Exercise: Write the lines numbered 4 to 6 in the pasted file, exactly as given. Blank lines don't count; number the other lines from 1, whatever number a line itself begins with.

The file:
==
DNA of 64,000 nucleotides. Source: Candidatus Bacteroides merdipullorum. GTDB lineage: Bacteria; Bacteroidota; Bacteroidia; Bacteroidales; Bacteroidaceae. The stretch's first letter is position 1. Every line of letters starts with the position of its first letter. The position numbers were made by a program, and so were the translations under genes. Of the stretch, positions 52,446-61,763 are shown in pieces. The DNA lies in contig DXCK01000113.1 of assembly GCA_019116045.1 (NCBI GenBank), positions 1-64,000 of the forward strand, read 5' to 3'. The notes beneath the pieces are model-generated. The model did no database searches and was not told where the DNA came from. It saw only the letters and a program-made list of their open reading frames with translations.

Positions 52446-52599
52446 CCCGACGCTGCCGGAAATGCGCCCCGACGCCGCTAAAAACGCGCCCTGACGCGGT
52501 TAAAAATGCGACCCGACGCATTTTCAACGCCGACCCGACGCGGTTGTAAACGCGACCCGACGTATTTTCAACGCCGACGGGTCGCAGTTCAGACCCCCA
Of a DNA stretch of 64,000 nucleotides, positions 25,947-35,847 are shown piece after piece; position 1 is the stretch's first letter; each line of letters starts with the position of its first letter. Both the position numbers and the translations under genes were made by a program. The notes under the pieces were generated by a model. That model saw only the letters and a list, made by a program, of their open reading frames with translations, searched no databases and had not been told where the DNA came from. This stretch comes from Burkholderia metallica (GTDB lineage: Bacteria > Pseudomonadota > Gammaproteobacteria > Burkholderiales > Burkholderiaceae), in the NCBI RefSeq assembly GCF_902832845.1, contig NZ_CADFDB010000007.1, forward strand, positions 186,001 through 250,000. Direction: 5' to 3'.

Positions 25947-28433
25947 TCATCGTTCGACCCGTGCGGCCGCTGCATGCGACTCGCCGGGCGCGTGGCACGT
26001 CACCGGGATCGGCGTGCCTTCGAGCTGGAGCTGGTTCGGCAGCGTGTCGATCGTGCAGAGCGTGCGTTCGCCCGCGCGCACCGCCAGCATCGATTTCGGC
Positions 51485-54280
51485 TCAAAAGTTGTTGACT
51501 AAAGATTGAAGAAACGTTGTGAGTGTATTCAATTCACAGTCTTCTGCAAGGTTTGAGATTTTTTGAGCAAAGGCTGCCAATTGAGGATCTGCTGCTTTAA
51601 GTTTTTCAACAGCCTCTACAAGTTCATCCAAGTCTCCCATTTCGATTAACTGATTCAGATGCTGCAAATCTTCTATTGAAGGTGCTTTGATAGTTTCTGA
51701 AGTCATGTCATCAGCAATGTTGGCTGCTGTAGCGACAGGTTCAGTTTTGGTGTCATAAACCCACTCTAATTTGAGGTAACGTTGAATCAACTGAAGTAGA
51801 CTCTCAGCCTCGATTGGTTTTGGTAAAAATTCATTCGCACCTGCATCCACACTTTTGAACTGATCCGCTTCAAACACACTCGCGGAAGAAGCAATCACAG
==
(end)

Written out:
52501 TAAAAATGCGACCCGACGCATTTTCAACGCCGACCCGACGCGGTTGTAAACGCGACCCGACGTATTTTCAACGCCGACGGGTCGCAGTTCAGACCCCCA
Of a DNA stretch of 64,000 nucleotides, positions 25,947-35,847 are shown piece after piece; position 1 is the stretch's first letter; each line of letters starts with the position of its first letter. Both the position numbers and the translations under genes were made by a program. The notes under the pieces were generated by a model. That model saw only the letters and a list, made by a program, of their open reading frames with translations, searched no databases and had not been told where the DNA came from. This stretch comes from Burkholderia metallica (GTDB lineage: Bacteria > Pseudomonadota > Gammaproteobacteria > Burkholderiales > Burkholderiaceae), in the NCBI RefSeq assembly GCF_902832845.1, contig NZ_CADFDB010000007.1, forward strand, positions 186,001 through 250,000. Direction: 5' to 3'.

Positions 25947-28433